Company Information

An introduction to company research. The guide divides corporate research into 3 types of typically needed information (basic data, corporate events and corporate analysis) & lists & describes the sources that best provide that information.

Key Questions to Start With

Publicly Held?

  • Traded on the exchanges
  • Required to provide ongoing detailed information in filings made with the Securities & Exchange Commission

Privately Held?

  • Owned by a closed group
  • Not required to release information and can be more challenging to research
  • Can range from small businesses to large well-known companies (Hallmark Cards and Mars Candy, for example).

Affiliated with Another Company?

  • Linked or related to larger firms
  • Several are household names but are difficult to research until one establishes its relationship to the larger company (e.g., American Broadcasting Corp. (ABC) is owned by Disney)

Location of Company Headquarters?

  • Search local and regional business sources (newspapers, business magazines, etc.) especially if the company is small and/or only does business regionally.

What Does the Company Do?

  • The sources listed in the boxes to the right also answer this question, which will help you identify and search appropriate trade literature for more in-depth information.

Public or Private: Finding the Answer

 

Company Affiliations: Where to Find Them

Company Headquarters: Where to Find It

Use these databases to find headquarters information:

Words To Know

Affiliates: Companies owned less than 50% by another company

Brands: A tradename used to identify a specific product, manufacturer, or distributor. "brand"  A Dictionary of Business and Management. Ed. Jonathan Law. Oxford University Press, 2009. Oxford Reference Online. Oxford University Press.  CUNY Baruch College.  14 December 2011 

Headquarters: The main office, where the board of directors meets and works. "headquarters." Dictionary of Business. London: A&C Black, 2006. Credo Reference. Web. 14 December 2011.

Market Share: The portion or size of one company's product sales/revenues in proportion to the entire market. Usually expressed as a percentage.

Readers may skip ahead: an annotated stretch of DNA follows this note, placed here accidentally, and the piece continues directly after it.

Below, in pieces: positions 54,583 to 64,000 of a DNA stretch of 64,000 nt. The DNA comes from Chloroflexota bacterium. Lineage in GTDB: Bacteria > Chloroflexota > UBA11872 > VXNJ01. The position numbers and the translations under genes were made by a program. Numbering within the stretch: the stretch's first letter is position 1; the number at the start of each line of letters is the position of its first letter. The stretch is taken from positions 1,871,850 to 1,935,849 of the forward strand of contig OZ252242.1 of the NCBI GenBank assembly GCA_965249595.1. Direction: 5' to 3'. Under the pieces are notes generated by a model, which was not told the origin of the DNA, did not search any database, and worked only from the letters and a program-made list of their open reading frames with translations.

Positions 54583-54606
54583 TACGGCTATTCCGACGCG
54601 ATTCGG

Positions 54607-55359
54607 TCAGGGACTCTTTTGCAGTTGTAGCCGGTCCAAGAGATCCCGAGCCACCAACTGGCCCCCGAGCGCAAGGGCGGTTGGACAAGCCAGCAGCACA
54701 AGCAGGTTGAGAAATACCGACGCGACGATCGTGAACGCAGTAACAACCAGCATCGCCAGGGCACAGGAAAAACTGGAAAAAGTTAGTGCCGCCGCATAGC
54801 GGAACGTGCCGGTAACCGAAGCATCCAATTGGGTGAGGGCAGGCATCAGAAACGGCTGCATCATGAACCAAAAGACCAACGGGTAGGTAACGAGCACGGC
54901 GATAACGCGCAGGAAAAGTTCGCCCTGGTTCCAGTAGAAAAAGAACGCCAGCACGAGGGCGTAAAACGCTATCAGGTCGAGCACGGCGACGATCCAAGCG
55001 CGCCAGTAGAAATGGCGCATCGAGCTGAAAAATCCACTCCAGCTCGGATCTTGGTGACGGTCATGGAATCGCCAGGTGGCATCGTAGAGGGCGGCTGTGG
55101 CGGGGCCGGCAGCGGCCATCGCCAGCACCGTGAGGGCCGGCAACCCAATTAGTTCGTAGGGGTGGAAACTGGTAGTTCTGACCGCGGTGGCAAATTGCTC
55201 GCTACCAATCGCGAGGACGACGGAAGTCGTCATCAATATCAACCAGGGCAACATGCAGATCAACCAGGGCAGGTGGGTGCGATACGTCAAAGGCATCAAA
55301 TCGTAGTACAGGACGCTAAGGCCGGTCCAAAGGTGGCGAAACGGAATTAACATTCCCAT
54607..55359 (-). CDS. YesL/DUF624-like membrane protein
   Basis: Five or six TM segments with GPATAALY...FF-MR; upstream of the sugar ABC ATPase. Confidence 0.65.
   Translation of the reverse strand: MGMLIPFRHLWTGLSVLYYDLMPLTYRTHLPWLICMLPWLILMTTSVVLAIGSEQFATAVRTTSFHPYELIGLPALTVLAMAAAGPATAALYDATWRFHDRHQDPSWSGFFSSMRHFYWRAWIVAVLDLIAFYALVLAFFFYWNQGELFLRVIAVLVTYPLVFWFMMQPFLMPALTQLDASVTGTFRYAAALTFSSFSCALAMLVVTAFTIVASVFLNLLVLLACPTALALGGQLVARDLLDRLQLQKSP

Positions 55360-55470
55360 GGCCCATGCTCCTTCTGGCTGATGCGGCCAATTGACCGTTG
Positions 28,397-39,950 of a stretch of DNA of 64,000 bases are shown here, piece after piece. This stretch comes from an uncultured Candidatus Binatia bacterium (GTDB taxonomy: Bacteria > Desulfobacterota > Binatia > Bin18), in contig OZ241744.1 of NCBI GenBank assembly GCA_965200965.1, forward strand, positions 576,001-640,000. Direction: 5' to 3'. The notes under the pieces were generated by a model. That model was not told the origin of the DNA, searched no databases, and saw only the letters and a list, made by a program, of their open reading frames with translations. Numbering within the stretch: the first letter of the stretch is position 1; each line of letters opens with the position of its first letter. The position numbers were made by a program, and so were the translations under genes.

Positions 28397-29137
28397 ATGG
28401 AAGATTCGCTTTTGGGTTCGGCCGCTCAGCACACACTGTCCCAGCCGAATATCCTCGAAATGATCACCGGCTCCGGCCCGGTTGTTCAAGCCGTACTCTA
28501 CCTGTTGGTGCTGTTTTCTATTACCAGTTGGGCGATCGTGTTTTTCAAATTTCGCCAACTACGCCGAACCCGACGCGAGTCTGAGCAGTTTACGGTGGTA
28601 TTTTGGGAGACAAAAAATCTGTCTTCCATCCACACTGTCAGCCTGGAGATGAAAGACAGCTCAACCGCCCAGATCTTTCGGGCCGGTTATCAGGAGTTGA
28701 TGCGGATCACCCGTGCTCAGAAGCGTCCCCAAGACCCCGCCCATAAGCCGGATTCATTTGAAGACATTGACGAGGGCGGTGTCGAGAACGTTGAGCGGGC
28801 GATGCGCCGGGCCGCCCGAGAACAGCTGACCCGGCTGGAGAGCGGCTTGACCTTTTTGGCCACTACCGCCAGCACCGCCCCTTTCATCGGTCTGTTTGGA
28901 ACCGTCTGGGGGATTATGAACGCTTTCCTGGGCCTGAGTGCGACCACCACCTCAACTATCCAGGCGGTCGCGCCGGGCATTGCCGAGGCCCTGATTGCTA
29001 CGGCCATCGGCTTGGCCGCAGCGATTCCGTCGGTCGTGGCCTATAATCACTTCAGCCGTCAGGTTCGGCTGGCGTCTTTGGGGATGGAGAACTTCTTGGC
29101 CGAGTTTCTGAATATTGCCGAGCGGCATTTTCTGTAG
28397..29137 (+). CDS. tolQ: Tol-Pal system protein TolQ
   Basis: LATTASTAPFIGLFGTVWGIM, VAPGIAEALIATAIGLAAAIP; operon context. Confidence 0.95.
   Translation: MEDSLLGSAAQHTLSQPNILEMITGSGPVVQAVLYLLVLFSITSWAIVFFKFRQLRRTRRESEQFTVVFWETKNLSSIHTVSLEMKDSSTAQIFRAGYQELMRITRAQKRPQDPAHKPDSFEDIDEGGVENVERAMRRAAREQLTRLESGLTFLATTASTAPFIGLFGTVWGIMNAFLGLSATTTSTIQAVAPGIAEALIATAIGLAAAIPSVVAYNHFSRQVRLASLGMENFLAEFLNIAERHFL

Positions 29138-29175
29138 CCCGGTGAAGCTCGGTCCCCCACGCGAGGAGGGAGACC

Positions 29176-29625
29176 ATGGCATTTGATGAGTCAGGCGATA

Parent Company: A company that holds shares in other companies in a group (usually, but not necessarily, its subsidiaries)."holding company"  A Dictionary of Finance and Banking. Ed Jonathan Law and John Smullen. Oxford University Press, 2008. Oxford Reference Online. Oxford University Press.  CUNY Baruch College.  14 December 2011 

Private Company: A company which is not a public company and which is usually not allowed to offer its common stock or ordinary shares to the general public."private company"  The Handbook of International Financial Terms. Peter Moles and Nicholas Terry. Oxford University Press 1997. Oxford Reference Online. Oxford University Press.  CUNY Baruch College.  14 December 2011  <http://www.oxfordreference.com/views/ENTRY.html?subview=Main&entry=t181.e6008>

Public Company: A corporation which is regulated by the Securities and Exchange Commission and where ownership is usually widely dispersed (cf. private company). "publicly held"  The Handbook of International Financial Terms. Peter Moles and Nicholas Terry. Oxford University Press 1997. Oxford Reference Online. Oxford University Press.  CUNY Baruch College.  14 December 2011  <http://www.oxfordreference.com/views/ENTRY.html?subview=Main&entry=t181.e6107>

SEC (Securities and Exchange Commission): Government agency established in the wake of the Stock Market crash, to regulate and make publicly available, the activities of companies selling credit or equity to the public.

Subsidiary: A company which is controlled by another. Technically a company owned 51% by another; in practice effective control dictates what might be a subsidiary (cf. controlling interest; equity accounting)."subsidiary"  The Handbook of International Financial Terms. Peter Moles and Nicholas Terry. Oxford University Press 1997. Oxford Reference Online. Oxford University Press.  CUNY Baruch College.  14 December 2011  <http://www.oxfordreference.com/views/ENTRY.html?subview=Main&entry=t181.e7469>

Ward's Directory

Sometimes, the easiest and quickest place to find basic information is in a book. This directory provides name, address, type of business and corporate affiliation quickly and easily.